Barro, R. J., & Redlick, C. J. (2011). Macroeconomic Effects from Government Purchases and Taxes. The Quarterly Journal of Economics , 126 (1), 51-102. Publisher's Version PDF macroeffectsgovpurchasestaxes_dataappendix.pdf
Barro, R. J., & Jin, T. (2011). On the Size Distribution of Macroeconomic Disasters. Econometrica , 79 (5), 1567-1589. Publisher's Version PDF 7_disasters_data_2009.xlsx
Barro, R., Hwang, J., & McCleary, R. (2010). Religious Conversion in 40 Countries. Journal for the Scientific Study of Religion , 49 (1), 15-36. Publisher's Version PDF
Barro, R. (2009). Rare Disasters, Asset Prices, and Welfare Costs. American Economic Review , 99 (1), 243-264. Publisher's Version
Barro, R., & Ursúa, J. F. (2008). Consumption Disasters in the 20th Century. American Economic Review, Papers & Proceedings , 98 (2), 58-63. Publisher's Version
Barro, R. J., & Ursúa, J. F. (2008). Macroeconomic Crises since 1870. Brookings Papers on Economic Activity , 2008 (1), 255-350. Publisher's Version
McCleary, R. M., & Barro, R. J. (2008). Private Voluntary Organizations Engaged in International Assistance, 1939-2004. Nonprofit and Voluntary Sector Quarterly , 37 (3), 512-536. Publisher's Version
Macroeconomics: A Modern Approach
Barro, R. (2008). Macroeconomics: A Modern Approach . Thomson/Southwestern. Publisher's Version
Barro, R., & McCleary, R. M. (2007). Political Economy and Religion in the Spirit of Max Weber. In V. Nee & R. Swedberg (Ed.), On Capitalism (pp. Stanford University Press).
Barro, R. (2007). Milton Friedman: General Perspectives and Personal Reminiscences. In Champions of Freedom Series (pp. Hillsdale College).
Barro, R. (2007). How the Fed Works Today. In The Role of Markets and Governments in Pursuing the Common Good (pp. Hillsdale College).
Barro, R., & Tenreyro, S. (2007). Economic Effects of Currency Unions. Economic Inquiry , January.
Barro, R. (2007). Milton Friedman: Perspectives, Particularly on Monetary Policy. CATO Journal.
Barro, R., & Tenreyro, S. (2006). Closed and Open Economy Models of Business Cycles with Marked Up and Sticky Prices. Economic Journal , April.
Barro, R., & McCleary, R. M. (2006). Religion and Economy. Journal of Economic Perspectives , Spring.
Barro, R., & McCleary, R. M. (2006). Religion and Political Economy in an International Panel. Journal for the Scientific Study of Religion , June.Abstract

Economic and political developments affect religiosity, and the extent of religious participation and beliefs influence economic performance and political institutions. We study these two directions of causation in a broad cross-country panel that includes survey information over the last 20 years on church attendance and an array of religious beliefs. Although religiosity declines overall with economic development, the nature of the response varies with the dimension of development. Church attendance and religious beliefs are positively related to education (thereby conflicting with theories in which religion reflects non-scientific thinking) and negatively related to urbanization. Attendance also declines with higher life expectancy and lower fertility. We investigate the effects of official state religions, government regulation of the religion market, Communism, religious pluralism, and the denominational composition of religious adherence. On the other side, we find that economic growth responds positively to the extent of some religious beliefs but negatively to church attendance. That is, growth depends on the extent of believing relative to belonging. These results hold up when we use as instrumental variables the measures of official state religion, government regulation, and religious pluralism.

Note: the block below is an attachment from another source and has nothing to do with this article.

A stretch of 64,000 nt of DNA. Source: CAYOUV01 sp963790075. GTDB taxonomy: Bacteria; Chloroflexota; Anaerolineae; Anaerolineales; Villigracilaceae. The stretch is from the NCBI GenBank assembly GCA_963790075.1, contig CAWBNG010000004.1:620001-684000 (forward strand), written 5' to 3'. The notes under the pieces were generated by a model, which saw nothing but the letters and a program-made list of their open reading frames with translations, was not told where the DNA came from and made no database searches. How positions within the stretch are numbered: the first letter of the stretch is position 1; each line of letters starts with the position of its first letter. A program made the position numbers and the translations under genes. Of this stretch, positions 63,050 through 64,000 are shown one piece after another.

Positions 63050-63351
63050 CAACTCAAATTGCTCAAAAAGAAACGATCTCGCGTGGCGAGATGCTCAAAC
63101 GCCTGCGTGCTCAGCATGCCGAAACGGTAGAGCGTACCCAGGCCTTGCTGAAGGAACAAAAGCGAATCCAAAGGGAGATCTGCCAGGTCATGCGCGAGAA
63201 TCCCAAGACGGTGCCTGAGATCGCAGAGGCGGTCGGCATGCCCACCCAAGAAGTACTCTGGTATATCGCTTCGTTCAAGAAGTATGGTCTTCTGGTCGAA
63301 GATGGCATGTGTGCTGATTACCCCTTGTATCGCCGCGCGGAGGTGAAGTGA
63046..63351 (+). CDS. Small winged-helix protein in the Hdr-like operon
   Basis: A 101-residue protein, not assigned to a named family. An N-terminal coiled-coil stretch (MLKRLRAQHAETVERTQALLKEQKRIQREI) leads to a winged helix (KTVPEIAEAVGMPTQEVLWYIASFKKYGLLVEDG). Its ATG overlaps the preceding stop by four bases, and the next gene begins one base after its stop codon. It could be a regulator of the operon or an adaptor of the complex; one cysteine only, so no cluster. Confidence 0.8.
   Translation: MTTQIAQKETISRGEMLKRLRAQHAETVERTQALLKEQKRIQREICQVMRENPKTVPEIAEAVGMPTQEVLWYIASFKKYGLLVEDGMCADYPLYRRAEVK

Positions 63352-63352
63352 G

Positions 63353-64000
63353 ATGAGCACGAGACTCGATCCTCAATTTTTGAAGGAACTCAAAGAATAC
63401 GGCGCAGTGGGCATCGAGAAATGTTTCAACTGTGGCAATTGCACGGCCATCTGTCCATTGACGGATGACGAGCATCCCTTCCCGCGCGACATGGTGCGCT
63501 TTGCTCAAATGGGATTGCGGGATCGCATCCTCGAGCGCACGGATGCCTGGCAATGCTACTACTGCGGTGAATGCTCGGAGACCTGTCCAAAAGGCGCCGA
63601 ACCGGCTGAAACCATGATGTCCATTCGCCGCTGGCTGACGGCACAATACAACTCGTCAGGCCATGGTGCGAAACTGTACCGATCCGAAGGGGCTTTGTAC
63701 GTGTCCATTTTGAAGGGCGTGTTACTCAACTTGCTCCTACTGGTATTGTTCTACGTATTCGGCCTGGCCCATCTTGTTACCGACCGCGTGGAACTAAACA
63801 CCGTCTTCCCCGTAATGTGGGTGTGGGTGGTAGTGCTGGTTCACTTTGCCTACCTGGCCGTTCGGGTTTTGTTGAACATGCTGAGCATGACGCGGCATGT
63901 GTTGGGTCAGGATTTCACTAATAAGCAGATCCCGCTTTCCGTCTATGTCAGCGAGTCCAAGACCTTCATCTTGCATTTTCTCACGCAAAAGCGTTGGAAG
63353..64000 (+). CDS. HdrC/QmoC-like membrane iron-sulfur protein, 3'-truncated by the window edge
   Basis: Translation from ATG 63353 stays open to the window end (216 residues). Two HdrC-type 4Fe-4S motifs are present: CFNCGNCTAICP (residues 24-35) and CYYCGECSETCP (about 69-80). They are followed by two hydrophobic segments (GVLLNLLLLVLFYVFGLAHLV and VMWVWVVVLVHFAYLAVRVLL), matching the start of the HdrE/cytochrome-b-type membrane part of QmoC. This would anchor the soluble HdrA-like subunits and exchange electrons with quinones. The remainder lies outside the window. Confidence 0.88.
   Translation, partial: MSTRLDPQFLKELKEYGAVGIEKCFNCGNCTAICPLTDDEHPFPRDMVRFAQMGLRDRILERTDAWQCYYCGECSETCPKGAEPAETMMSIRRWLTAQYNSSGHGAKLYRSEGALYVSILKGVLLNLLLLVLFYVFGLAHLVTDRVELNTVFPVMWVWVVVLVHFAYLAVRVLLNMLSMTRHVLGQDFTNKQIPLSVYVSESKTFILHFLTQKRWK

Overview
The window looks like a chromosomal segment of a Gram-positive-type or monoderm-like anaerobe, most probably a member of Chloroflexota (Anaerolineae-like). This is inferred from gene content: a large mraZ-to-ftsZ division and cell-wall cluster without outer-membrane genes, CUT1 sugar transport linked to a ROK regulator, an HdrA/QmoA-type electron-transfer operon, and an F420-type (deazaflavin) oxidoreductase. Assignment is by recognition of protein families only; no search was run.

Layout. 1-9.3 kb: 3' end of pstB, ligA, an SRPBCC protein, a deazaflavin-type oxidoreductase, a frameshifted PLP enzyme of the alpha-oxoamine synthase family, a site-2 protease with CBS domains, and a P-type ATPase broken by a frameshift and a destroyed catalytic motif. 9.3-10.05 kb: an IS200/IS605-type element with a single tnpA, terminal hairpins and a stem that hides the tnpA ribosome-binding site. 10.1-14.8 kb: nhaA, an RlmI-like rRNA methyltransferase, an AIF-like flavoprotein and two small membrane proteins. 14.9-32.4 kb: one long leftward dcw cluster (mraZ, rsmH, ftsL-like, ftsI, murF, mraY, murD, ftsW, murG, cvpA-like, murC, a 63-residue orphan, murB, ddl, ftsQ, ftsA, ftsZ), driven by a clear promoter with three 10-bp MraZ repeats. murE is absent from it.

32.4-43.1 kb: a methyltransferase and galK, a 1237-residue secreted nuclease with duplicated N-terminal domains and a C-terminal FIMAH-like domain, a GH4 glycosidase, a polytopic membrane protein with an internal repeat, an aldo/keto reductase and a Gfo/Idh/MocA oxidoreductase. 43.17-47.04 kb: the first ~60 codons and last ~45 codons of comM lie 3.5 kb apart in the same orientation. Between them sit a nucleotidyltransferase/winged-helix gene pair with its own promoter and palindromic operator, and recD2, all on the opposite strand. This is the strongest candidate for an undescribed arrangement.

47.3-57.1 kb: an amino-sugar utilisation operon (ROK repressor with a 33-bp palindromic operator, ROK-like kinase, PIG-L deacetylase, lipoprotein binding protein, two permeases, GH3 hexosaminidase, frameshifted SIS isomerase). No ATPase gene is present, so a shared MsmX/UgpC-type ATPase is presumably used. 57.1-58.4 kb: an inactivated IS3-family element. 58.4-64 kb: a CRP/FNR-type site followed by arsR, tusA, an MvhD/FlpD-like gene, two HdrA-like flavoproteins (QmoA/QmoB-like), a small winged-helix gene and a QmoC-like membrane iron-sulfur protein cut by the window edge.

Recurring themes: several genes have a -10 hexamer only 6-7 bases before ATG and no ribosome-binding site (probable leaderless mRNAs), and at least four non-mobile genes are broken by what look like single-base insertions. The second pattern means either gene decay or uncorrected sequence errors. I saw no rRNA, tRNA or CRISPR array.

Barro, R. (2006). Rare Disasters and Asset Markets in the Twentieth Century. Quarterly Journal of Economics , August. equity_premium_12-1-05.pdf
Barro, R. (2005). Interview with Robert Barro. The Region, Minneapolis Federal Reserve Bank , September.
Barro, R. (2005). Economic Growth across Countries. In M. Miles (Ed.), The Road to Prosperity . Heritage Books.
Barro, R., & Lee, J. W. (2005). IMF Programs: Who Is Chosen and What Are the Effects? Journal of Monetary Economics , October.Abstract

IMF loans react to economic conditions but are also sensitive to political-economy variables. Loans tend to be larger and more frequent when a country has a bigger quota and more professional staff at the IMF and when a country is more connected politically and economically to the United States and other major shareholding countries of the IMF. These results are of considerable interest for their own sake. More importantly for present purposes, the results provide instrumental variables for estimating the effects of IMF loan programs on economic growth and other variables. This instrumental estimation allows us to sort out the economic effects of the loan programs from the responses of IMF lending to economic conditions. The estimates show that a higher IMF loan-participation rate reduces economic growth. IMF lending also lowers investment but raises international openness. In addition, greater involvement in IMF programs tends to lower the rule of law and democracy. We conclude that the typical country would be better off economically if it committed itself not to be involved with IMF loan programs.